When I moved to Dublin in 2008, I can’t say it was love at first sight. I was newly married and had given up my job working on political campaigns around the United States to move to Dublin with my Irish husband for a year that quickly became two and three as my husband returned to graduate school here.
In my first months in Dublin, I struggled to find work and learn how to drive on the left side of the road. I couldn’t see how delightful Dublin was at first. But sometime after that difficult first year in Dublin, the tide began to shift and I found myself falling in love with my adopted city.
Through writing my blog every day, I found myself consciously looking for and finding the bright spots to share with my readers. This year, I decided to turn those tips and tricks for exploring and enjoying Dublin into a beautiful and useful e-guidebook, called Delightful Dublin, to help visitors experience the Dublin I've grown to love.
The following is an exclusive sneak peek into one of the neighborhoods highlighted in the book. You can download your copy here.
The Historic Quarter
The Historic Quarter is the place I feel the contradiction between old and modern Dublin the most strongly.
This neighborhood is the oldest segment of the city, where the original castle walls stood over 800 years ago. Yet if you walk twenty yards, you’ll see modern street art plastered across the next building and minimalist coffee shops serving flat whites to the art school crowd.
While I love and appreciate the wealth of Irish history on our doorstep here in Dublin, what I get really excited about are the contradictions between old and modern throughout the city. The Historic Quarter is the place I daydream about what Dublin was like centuries ago as I walk along the worn, cobbled paths, only to flash forward as modern blue and yellow city buses lumber by. Horse and carriage drivers whose families have lived in the historic Liberties area for generations make u-turns across busy four lane roads. Tiny traditional cottages and large modern apartment blocks sit side by side.
I’m not sure I’ve ever met someone visiting Dublin who wasn’t interested in the history of the city. For most of the rest of the world, Irish history is comparatively very, very old. Add to that the fact that recent Irish history, including their fight for independence from the British, was only within the last hundred years, and you’d be remiss to skip the history hotspots around Dublin.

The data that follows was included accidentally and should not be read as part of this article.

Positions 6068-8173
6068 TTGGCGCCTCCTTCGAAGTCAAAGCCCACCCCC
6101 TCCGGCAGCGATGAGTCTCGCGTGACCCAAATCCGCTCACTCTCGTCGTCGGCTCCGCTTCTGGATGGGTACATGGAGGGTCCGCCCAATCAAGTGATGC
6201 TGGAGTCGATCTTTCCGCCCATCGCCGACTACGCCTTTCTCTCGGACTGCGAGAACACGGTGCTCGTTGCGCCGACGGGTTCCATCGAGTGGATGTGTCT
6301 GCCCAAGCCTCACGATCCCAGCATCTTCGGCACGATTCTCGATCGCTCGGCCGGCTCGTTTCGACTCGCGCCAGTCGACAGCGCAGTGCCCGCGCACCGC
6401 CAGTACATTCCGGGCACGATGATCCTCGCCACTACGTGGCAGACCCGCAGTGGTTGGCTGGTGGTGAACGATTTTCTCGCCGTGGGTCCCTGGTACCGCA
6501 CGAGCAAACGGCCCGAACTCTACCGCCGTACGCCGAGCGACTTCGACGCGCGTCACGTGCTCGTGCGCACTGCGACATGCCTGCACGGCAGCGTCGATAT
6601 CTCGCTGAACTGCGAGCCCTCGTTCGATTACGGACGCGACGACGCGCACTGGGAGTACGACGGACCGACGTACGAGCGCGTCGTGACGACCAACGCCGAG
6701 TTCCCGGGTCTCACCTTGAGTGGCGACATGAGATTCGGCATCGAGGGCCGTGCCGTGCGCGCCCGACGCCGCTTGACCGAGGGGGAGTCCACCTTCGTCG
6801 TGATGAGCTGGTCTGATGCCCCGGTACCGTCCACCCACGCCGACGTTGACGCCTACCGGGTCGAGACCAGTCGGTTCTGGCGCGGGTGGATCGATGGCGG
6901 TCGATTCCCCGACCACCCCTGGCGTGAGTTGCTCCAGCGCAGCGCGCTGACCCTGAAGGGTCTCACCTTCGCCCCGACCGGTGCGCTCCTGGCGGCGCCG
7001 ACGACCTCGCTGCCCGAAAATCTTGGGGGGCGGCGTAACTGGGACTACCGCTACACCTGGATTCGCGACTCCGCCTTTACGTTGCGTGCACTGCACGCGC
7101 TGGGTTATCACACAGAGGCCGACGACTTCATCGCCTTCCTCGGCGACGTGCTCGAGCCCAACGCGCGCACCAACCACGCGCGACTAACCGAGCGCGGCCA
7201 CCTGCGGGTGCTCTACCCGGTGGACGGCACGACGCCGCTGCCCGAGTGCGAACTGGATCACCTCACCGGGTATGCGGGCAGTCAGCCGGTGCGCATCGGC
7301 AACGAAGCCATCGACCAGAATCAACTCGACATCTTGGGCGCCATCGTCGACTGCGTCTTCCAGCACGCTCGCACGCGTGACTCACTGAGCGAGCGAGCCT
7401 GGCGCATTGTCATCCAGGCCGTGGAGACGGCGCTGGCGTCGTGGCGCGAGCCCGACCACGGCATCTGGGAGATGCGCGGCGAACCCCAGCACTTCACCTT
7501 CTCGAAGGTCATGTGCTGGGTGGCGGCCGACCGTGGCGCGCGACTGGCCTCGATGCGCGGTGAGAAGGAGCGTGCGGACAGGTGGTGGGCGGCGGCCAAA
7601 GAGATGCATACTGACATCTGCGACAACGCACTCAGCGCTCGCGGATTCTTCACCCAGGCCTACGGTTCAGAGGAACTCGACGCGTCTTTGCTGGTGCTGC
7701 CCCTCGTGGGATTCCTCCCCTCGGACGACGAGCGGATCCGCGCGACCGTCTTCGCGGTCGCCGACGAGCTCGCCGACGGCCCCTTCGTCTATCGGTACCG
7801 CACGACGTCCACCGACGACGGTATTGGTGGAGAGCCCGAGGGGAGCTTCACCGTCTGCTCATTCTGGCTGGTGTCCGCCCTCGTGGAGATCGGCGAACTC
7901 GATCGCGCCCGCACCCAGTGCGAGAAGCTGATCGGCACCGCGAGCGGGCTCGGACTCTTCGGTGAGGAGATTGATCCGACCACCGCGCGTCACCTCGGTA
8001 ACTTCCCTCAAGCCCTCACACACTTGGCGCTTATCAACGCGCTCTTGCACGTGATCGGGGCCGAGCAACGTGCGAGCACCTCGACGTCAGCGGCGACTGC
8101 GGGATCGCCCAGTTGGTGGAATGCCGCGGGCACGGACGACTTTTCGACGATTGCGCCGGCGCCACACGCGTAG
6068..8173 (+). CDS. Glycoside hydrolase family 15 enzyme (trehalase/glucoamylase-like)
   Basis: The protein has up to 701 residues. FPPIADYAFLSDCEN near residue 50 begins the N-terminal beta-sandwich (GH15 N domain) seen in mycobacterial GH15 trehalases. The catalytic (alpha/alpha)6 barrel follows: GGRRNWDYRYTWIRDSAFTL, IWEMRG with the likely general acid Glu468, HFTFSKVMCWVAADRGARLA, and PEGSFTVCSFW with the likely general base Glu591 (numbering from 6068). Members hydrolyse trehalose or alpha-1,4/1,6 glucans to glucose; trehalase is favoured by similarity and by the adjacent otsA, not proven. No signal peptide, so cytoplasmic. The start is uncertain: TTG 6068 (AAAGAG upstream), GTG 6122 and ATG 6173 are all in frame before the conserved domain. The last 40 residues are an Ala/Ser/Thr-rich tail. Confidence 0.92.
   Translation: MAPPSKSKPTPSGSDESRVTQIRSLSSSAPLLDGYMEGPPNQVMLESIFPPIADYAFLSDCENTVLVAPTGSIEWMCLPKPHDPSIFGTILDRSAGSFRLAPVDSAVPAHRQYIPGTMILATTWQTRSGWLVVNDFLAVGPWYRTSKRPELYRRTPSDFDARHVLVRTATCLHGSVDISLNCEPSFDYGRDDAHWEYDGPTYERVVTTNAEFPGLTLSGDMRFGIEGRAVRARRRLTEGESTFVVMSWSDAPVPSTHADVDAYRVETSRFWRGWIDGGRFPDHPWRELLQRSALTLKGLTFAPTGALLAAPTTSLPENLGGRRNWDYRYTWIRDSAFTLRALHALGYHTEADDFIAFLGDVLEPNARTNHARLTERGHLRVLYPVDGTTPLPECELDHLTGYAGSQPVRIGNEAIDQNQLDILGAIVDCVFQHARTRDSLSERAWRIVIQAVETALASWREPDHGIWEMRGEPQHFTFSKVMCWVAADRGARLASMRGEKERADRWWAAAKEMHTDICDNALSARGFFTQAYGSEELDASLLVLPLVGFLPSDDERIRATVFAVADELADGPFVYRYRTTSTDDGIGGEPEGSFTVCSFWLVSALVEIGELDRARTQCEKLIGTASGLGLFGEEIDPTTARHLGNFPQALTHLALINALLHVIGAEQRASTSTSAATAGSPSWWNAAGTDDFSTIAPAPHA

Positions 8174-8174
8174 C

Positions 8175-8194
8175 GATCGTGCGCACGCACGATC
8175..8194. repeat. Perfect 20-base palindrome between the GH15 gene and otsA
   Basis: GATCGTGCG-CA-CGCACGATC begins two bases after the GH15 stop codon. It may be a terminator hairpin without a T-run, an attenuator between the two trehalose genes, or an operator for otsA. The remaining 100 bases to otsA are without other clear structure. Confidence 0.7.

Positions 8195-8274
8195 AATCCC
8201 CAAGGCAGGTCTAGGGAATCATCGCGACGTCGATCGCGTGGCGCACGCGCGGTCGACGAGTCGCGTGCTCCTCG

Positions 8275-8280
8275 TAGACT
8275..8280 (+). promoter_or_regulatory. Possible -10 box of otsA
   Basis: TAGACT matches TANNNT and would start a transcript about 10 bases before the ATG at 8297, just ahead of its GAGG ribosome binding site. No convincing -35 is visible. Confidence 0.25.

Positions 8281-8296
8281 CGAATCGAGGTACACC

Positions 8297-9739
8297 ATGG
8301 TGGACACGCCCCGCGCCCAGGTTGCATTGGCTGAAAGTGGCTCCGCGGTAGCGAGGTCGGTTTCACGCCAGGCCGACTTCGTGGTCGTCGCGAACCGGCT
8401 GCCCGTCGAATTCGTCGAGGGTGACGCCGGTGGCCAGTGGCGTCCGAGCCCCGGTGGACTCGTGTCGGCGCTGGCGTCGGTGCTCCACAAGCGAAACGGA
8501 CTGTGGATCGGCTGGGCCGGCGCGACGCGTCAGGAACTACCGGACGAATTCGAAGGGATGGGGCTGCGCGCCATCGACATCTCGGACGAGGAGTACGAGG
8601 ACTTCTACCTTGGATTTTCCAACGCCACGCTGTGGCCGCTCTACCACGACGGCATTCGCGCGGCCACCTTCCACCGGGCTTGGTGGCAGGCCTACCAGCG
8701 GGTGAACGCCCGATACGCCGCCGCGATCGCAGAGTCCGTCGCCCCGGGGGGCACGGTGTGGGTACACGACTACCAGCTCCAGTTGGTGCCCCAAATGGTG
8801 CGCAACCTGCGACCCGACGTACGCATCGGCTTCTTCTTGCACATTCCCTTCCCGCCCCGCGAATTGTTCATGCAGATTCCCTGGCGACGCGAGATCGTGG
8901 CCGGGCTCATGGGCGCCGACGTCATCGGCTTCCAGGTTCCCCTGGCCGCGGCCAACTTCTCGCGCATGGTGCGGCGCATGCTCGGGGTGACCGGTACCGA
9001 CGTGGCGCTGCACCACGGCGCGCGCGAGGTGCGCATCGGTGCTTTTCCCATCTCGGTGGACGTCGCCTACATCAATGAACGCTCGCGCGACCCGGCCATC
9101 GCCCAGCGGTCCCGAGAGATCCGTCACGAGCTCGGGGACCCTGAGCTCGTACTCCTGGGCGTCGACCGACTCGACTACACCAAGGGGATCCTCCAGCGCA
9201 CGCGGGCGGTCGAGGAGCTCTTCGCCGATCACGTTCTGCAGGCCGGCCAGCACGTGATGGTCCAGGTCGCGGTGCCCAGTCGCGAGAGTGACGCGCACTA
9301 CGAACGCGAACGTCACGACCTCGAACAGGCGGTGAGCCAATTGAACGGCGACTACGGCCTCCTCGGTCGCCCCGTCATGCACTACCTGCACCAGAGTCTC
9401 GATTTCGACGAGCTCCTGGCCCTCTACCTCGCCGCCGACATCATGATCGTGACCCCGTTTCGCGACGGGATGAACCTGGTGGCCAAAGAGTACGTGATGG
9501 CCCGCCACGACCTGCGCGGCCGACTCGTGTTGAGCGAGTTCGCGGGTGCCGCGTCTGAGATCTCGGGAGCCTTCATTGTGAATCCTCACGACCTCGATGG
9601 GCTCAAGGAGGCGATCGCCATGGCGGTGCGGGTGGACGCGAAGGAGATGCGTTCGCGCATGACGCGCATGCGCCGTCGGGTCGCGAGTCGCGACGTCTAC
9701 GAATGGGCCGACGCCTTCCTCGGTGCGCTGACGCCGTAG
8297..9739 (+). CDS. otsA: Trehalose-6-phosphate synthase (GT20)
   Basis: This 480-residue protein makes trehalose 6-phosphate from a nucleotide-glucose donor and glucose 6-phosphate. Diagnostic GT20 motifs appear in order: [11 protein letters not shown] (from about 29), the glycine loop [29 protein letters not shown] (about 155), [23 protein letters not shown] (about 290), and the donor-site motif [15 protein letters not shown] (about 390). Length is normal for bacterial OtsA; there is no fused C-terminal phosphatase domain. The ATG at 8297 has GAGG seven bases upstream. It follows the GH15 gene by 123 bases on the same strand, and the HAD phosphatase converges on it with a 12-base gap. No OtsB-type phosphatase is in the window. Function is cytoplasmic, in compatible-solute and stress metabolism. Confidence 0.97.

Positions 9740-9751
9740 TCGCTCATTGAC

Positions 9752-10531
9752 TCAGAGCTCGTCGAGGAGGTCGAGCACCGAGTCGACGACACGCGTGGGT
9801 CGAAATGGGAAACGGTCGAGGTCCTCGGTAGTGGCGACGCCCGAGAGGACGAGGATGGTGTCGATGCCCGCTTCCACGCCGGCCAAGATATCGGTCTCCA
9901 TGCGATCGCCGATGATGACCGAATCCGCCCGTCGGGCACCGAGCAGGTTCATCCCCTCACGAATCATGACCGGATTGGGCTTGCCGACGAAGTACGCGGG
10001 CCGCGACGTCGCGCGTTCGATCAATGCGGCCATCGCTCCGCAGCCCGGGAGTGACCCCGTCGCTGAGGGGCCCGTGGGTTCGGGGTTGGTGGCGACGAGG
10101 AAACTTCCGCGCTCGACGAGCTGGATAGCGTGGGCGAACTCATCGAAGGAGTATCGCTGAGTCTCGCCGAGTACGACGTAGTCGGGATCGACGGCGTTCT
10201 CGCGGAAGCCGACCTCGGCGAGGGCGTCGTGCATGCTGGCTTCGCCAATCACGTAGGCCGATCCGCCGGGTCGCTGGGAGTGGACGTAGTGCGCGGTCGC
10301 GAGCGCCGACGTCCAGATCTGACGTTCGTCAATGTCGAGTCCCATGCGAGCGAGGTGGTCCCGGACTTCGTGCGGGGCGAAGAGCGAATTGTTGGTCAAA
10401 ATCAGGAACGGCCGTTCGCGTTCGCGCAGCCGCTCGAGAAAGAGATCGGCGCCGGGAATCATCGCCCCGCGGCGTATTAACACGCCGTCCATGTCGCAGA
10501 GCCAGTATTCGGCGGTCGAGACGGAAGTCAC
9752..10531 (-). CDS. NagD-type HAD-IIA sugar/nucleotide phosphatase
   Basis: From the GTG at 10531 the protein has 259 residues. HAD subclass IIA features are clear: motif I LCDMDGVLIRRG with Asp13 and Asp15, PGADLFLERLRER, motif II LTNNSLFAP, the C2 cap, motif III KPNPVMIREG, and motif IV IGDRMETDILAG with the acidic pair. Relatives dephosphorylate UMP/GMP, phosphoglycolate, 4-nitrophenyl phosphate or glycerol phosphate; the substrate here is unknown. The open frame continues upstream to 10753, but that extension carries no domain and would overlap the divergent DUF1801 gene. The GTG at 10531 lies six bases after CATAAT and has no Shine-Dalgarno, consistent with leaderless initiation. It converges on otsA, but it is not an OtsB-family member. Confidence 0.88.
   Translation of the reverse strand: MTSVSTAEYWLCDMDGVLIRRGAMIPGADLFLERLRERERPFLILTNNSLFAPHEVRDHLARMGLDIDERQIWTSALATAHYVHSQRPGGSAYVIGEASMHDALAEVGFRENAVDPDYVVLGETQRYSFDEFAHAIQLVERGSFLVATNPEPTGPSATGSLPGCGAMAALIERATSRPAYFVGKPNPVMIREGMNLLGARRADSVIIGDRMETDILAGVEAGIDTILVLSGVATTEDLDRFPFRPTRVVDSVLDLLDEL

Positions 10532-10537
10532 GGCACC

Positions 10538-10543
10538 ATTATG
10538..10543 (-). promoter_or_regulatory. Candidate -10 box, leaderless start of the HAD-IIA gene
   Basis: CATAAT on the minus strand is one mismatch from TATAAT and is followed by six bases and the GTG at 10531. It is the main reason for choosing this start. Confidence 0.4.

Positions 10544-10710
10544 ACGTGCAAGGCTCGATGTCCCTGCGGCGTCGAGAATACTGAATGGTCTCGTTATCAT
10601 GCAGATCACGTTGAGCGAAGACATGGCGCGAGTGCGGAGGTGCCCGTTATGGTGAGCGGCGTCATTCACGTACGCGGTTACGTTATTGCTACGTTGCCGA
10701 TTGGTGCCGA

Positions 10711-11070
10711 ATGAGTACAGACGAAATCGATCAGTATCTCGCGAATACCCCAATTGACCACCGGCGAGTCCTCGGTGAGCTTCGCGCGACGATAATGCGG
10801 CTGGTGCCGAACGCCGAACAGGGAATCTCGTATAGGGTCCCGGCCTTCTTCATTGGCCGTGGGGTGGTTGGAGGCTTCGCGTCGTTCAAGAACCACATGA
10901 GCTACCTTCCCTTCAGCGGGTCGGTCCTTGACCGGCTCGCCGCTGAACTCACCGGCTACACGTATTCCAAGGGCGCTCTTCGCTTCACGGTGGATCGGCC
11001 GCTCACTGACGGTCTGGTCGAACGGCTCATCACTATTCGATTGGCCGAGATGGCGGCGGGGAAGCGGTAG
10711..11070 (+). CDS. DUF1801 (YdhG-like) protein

But if you focused only on the history hotspots, you’d miss out on some of those moments of beautiful contradiction where old meets modern life that make Dublin so special.
Take a Stroll Down Francis Street
If you stroll down Francis Street from top to bottom, you’ll pass no fewer than ten antique, vintage and second-hand shops, and possibly just as many beautifully lettered signs marking the street as the city’s Antiques Quarter.
From antique art to mid-century modern vintage pieces, each stop makes for delightful window shopping. The street is also home to the Oxfam charity shop, where you might just find an undiscovered gem. But Francis Street could equally qualify as the center of the city’s Street Art Quarter.
At the bottom you’ll find a dilapidated building with all of the window panes broken, covered in bright street art and sometimes advertising gallery shows. Its neighbors have followed suit, spraying the shutters they close with cheerful artwork as well.
At the top of the street, you’ll find one of my absolute favorite unexpected spots in the city, the Tivoli Car Park. I know it’s hard to believe I’m going to insist you go out of your way to see a parking lot, but I promise it’s worth it!
Each year, the Tivoli Car Park is host to an annual street art festival, where Irish artists and even artists from outside the country come to spend the whole day creating giant (often poignant) murals of street art. Throughout the year, there might be one or two new additions, which I always find to be the happiest of surprises as I’m walking down the street. For the rest of the year the murals remain for us all to see, only partially blocked by vehicles.
The Cross Café is where I stop every morning for coffee, and sometimes return for lunch. Almost as though it’s the resident purveyor of calm, the Cross Gallery and Cross Café sits on the middle of the street, wedged between two antique shops yet overlooking the dilapidated buildings clad in bright purples and blues.
Their coffee is one of my favorite roasts by Irish company Badger & Dodo – and if they have the sweet potato soup with coconut, get it. Served with fresh artisan bread, it’s the perfect lunch or snack.
Beyond the Cross Café is the Cross Gallery, curated by Nicholas Gore-Grimes into an oasis of modern and mid-century art.